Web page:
A quick word on pressure, and then let’s address the power issue. As a modern cartridge with little body taper and a shorter neck (at 0.419", still a “full caliber” neck), the .416 Rem. Mag. is pretty much loaded to capacity. There is a long-standing rumor about its pressure issues in hot weather, but although I have tried to run this to ground I have never heard any first-hand reports. Certainly I have seen no pressure problems with the .416 Rem. Mag., including in the extreme heat of central Africa. But the rumor is out there. With their larger cases both the .404 Jeffery and .416 Rigby operate at considerably lower pressures, but as modern cartridges both the .416 Rem. Mag. and .400 H&H are specified to operate at full modern belted magnum pressures, maximum above 60,000 p.s.i. Actual working pressures are (hopefully) much less, and with its lower velocity, smaller propellant charge and tapered case (less abrupt burning curve), the .400 H&H operates at somewhat less pressure than the .416 Rem. Mag.—but I am not convinced this is a significant selling point.
As for power, once again, John Rigby set the bar: a 400-gr. bullet at 2400 f.p.s. for 5,100 ft.-lbs. The .400 H&H won’t quite get there. The Rigby formula is marvelously effective in the field, but let’s please understand that there’s no magic in those numbers. In days gone by the .450/.400 Nitro Express (there were actually two, a 3" and a 3¼") was probably the most popular of all large-caliber double-rifle cartridges, considered perfectly adequate for elephant and just ducky for buffalo and big cats. Bullet diameter varies vexingly in older .450/.400s. Hornady settled on 0.410" when it brought back the .450/.400-3", but actual barrel diameters can range from 0.408" to 0.412". That aside, Hornady’s current ballistics are: a 400-gr. bullet at 2050 f.p.s. for 3,732 ft.-lbs. of energy. This was considered adequate, and my experience with the .450/.400 on elephant and buffalo reinforces its effectiveness.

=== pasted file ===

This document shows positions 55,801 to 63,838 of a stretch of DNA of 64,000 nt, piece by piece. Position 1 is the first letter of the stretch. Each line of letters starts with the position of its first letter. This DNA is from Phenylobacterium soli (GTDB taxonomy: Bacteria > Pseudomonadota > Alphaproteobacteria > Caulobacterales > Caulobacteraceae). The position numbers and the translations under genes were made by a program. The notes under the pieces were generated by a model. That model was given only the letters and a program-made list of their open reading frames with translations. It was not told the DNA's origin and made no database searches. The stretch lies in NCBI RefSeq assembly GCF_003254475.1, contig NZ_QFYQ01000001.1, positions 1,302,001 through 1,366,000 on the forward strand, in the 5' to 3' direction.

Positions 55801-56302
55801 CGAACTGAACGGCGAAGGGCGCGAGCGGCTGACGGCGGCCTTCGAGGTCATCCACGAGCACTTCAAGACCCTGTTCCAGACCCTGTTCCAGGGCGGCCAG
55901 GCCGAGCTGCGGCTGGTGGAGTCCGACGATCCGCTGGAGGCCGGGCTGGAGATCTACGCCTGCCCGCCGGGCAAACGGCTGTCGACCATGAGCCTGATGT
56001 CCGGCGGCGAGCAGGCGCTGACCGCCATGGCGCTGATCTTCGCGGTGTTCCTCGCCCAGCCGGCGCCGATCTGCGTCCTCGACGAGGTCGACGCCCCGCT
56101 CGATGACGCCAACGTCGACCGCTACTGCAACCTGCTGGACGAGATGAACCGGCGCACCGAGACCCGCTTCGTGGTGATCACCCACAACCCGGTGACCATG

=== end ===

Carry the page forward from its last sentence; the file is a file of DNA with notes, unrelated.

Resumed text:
The .404 Jeffery was designed to duplicate .450/.400 ballistics in a bolt-action rifle. Original loads were: a 400-gr. bullet at 2125 f.p.s. for 4,020 ft.-lbs. of energy. The Jeffery case and the big Rigby case are larger than necessary because of the old Cordite stick powder. Modern loads are considerably faster, with a 400-gr. bullet at 2300 f.p.s., yielding right at 4,700 ft.-lbs., being fairly standard. These are the loads I’ve mostly used, and I really like the .404 Jeffery. It doesn’t require an extra-large action like the Rigby, doesn’t kick as much, and in the field I’ve never missed the extra velocity or energy. Again, if the .450/.400 is adequate (and it is), then any cartridge with a 400-gr. bullet traveling at 2300 f.p.s. is plenty adequate.
Thanks to modern propellants, the .416 Rem. Mag. duplicates .416 Rigby performance in a much smaller case, (the Rigby, however, will hold a lot more and can be pushed a lot faster.) Weatherby’s .378-.416-.460 family is essentially a .416 Rigby case with a belt added. The .416 Wby. Mag. produces 2700 f.p.s. with a 400-gr., bullet, yielding more than 6,400 ft.-lbs. of energy.
The formula used to derive kinetic energy (expressed in ft.-lbs.) uses the velocity squared. Recoil, Newton’s “equal and opposite” reaction, is also expressed in ft.-lbs. So, as velocity goes up both bullet energy and recoil energy increase exponentially. In an 11-lb. double rifle, the .450/.400 is a delight to shoot. A 400-gr. bullet traveling at 2300 f.p.s. produces a lot more recoil than a 400-gr. bullet at 2050 f.p.s.—but noticeably less than a 400-gr. bullet at 2400 f.p.s. Gun weight, of course, is always the easiest way to mitigate recoil, but a slightly lower-velocity load allows for a lighter rifle with the same recoil.